Series: Air Awakens, #1
Author: Elise Kova
Publisher: Silver Wing Press
Release Date: August 27th, 2015
Genre: Fantasy, Young Adult
Other Books By Author: Debut
“I want a place you hardly dare to even whisper. I want the bravery to not only read, but to do. I want a man, not a library boy. A man who is tall and witty and knows more about the world than you would ever dare dream.”
A library apprentice, a sorcerer prince, and an unbreakable magic bond…
The Solaris Empire is one conquest away from uniting the continent, and the rare elemental magic sleeping in seventeen-year-old library apprentice Vhalla Yarl could shift the tides of war.
Vhalla has always been taught to fear the Tower of Sorcerers, a mysterious magic society, and has been happy in her quiet world of books. But after she unknowingly saves the life of one of the most powerful sorcerers of them all—the Crown Prince Aldrik—she finds herself enticed into his world. Now she must decide her future: Embrace her sorcery and leave the life she’s known, or eradicate her magic and remain as she’s always been. And with powerful forces lurking in the shadows, Vhalla’s indecision could cost her more than she ever imagined.
Okay, let me start off clear- while this book wasn’t the best I’ve ever read, it was pretty damn good for a debut. Overall, there were a few smaller details that could’ve been fixed, but I thought this series was off to a great start.
Let’s start at the beginning: immediately, there’s this airy, almost whimsical feel, with the library, tower, ‘windwalker’, etc. The first chapter was somewhat slow but bearable, though the ‘phantom’ notes started to get tiresome at a certain point. This all changed when Aldrik came in- I couldn’t help but love his character. Vhalla and Aldrik had a slow relationship, so no insta-love or countless paragraphs detailing pointless phrases (his hair was beautiful, his abs shone in the starlight (forgive me…I’m bad at examples)). I rooted for Aldrik and craved chapters where they met- all their conversations seemed natural, and every reaction/interaction didn’t seem forced. This aspect of the book was done stunningly well.
By the end of this book, I had a few main thoughts: Though the worldbuilding was off to a great start, I would have liked some more details on geography, history, magic, and the royalty- it is incredibly easy to mix up those from the East, South, and West. Specific place names would be amazing and memorable (I’m sure Elise Kova could come up with great names; Aldrik and Vhalla are magnificent names).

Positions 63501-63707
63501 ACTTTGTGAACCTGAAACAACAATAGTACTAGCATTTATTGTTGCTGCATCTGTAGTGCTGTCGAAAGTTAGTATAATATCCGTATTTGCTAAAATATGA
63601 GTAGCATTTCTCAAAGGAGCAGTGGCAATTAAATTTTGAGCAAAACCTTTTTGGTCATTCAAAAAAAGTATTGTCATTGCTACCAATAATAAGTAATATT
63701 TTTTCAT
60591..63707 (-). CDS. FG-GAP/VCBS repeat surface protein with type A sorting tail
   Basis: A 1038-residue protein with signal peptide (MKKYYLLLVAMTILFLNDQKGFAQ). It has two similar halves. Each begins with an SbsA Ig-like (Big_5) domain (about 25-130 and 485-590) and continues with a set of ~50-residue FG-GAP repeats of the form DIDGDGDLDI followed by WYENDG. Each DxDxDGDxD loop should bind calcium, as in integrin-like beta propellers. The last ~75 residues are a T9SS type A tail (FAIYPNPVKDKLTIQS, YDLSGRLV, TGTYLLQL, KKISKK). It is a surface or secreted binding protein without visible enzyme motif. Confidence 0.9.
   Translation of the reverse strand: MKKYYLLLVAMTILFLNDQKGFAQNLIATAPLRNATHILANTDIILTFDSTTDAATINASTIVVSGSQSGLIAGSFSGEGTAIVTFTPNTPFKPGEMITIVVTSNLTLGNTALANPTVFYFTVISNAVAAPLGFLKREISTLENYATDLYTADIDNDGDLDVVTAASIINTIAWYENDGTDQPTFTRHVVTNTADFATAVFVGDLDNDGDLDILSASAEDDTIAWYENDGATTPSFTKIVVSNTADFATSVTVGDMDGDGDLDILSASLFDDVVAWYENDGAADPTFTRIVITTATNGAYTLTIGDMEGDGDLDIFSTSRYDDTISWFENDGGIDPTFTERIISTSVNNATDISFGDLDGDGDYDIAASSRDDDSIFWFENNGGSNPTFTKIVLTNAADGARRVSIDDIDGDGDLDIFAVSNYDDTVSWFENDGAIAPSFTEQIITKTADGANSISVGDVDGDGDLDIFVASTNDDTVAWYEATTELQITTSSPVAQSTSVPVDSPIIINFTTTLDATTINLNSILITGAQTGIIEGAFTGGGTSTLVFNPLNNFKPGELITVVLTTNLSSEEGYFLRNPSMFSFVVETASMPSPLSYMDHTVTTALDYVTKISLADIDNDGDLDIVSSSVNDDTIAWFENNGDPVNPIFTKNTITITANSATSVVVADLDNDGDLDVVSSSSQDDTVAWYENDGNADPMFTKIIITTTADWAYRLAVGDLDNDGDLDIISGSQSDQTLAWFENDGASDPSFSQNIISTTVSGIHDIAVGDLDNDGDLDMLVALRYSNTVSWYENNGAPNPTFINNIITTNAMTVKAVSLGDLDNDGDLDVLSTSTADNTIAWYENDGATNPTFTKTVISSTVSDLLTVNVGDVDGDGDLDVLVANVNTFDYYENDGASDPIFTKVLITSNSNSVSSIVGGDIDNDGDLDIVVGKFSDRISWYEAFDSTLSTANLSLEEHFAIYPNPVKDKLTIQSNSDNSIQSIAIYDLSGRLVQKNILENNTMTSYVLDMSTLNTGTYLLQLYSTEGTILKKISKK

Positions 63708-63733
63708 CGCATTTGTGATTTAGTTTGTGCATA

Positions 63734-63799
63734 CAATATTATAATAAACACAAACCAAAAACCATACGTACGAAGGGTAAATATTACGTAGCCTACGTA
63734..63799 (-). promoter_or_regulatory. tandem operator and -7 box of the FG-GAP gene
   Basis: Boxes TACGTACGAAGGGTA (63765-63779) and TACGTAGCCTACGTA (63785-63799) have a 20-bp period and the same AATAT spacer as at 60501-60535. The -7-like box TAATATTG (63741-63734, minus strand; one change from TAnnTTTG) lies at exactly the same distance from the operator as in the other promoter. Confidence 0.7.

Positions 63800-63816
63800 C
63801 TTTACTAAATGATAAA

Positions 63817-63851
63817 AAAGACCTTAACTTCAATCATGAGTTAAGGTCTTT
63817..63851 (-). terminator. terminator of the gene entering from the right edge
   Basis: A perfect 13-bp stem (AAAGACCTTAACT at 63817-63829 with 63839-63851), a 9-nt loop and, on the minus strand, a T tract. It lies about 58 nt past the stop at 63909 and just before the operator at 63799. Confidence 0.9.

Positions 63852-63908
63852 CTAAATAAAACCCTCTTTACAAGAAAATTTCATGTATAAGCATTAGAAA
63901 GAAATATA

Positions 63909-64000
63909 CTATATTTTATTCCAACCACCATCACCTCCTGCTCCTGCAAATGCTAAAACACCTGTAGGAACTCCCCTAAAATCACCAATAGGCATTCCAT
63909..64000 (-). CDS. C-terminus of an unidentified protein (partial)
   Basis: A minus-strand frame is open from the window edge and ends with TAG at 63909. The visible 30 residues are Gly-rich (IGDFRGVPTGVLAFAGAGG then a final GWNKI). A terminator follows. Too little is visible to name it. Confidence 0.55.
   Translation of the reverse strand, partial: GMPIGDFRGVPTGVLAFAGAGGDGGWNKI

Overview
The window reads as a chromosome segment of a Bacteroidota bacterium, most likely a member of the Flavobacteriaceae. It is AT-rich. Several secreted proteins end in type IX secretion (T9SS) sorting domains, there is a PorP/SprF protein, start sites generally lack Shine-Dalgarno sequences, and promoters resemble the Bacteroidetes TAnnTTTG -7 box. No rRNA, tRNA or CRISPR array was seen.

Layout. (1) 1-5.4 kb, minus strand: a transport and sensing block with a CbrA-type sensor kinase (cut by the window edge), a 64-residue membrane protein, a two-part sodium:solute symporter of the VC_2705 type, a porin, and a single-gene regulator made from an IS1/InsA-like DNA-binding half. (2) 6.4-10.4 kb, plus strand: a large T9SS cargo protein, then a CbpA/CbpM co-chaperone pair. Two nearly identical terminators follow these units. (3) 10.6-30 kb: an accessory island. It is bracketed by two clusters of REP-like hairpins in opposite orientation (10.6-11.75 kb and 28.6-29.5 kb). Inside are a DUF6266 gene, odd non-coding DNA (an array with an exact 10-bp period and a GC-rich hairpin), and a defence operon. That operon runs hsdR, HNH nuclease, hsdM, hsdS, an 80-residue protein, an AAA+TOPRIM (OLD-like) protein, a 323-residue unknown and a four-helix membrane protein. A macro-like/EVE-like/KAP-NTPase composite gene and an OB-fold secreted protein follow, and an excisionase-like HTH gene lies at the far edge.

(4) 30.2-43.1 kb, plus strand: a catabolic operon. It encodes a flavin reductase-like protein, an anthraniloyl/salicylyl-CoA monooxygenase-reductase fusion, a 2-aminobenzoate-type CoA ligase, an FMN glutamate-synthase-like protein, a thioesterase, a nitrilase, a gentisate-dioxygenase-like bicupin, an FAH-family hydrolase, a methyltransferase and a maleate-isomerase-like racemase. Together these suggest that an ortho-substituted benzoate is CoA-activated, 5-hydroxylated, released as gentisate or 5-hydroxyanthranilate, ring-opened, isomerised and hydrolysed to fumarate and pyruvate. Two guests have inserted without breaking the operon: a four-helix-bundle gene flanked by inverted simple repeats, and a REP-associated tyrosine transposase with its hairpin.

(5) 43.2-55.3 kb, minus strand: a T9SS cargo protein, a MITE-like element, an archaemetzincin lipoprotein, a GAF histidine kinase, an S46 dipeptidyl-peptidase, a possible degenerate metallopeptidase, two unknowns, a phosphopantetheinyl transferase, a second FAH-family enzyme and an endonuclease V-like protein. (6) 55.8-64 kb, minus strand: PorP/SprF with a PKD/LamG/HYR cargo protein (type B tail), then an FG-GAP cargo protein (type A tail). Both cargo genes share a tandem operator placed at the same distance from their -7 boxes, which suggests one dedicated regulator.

Also, I had an issue with the whole ‘windwalker’ thing: Everyone was so easy to accept Vhalla as a windwalker (had I been there, I would think, ‘First windwalker in generations? HA. As if.‘, and surely there should be more information on them? (It’s not as if Vhalla is the FIRST ever windwalker in history).
The whole love triangle was an issue for me as well. Although Aldrik and Vhalla’s relationship was going slow and realistically, which I love, the love triangle between Aldrik, Sameem, and Vhalla was completely unnecessary (is any love triangle necessary?) It started to get tiresome at some point, and all it made me think was: I hate Sameem’s guts, especially after the chapter where Vhalla reveals her magic. (Because an accepting, true friend would totally just storm off like that without trying to understand.)
The characters were well sorted out- Vhalla was a real character, and her dilemmas and wants were understandable. She didn’t strike me as a ‘Mary Sue’ (FanFiction term: a female character who is ravishingly beautiful, knows every fact of the universe, has all the male characters moon over her- is essentially perfect). Vhalla has ordinary looks, and although she isn’t the God of Knowledge in all areas, she is quite clever. From the start, I never really liked Sameem or Roan- the book didn’t describe their relationship enough for me to get to know Roan, and Sameem was an ass after Vhala revealed her windwalker capabilities. Aldrik was pretty cool, as I mentioned earlier, and I also liked Prince Baldair- I almost mistook him for an antagonist at first, but he really isn’t all that bad, and he kind of reminds me of Prince Arthur in BBC’s Merlin.
Overall, I felt this book was short and sweet- Air Awakens struck me as a very light book, similar to Cinder by Marissa Meyer. The plot wasn’t too heavy and the novel ended at the right place, without being a run-on or the feeling of, say, two books smashed into one cover.
I will definitely pick up Fire Falling with some high expectations, hoping the plot will thicken and new characters will come into play- here in Air Awakens we mainly have Vhalla, Aldrik, Larel, Fritz, and Baldair. Although pleasant, Larel and Fritz weren’t exactly relatable characters I could root for, and to be honest, I wouldn’t have really cared if they were to face an unfortunate situation. Some of the characters felt distant, and someone unique and interesting would undoubtedly give this book a little nudge.
Lastly, I can’t help but be impressed about the cover! It’s honestly a beautiful work of art, and if you see the covers for the rest of the series, Vhalla looks absolutely badass and Aldrik a ravishing, regal prince. The cover artist, Merilliza Chan, also has a website with a few other of her works, so you might want to search it up to see it as well.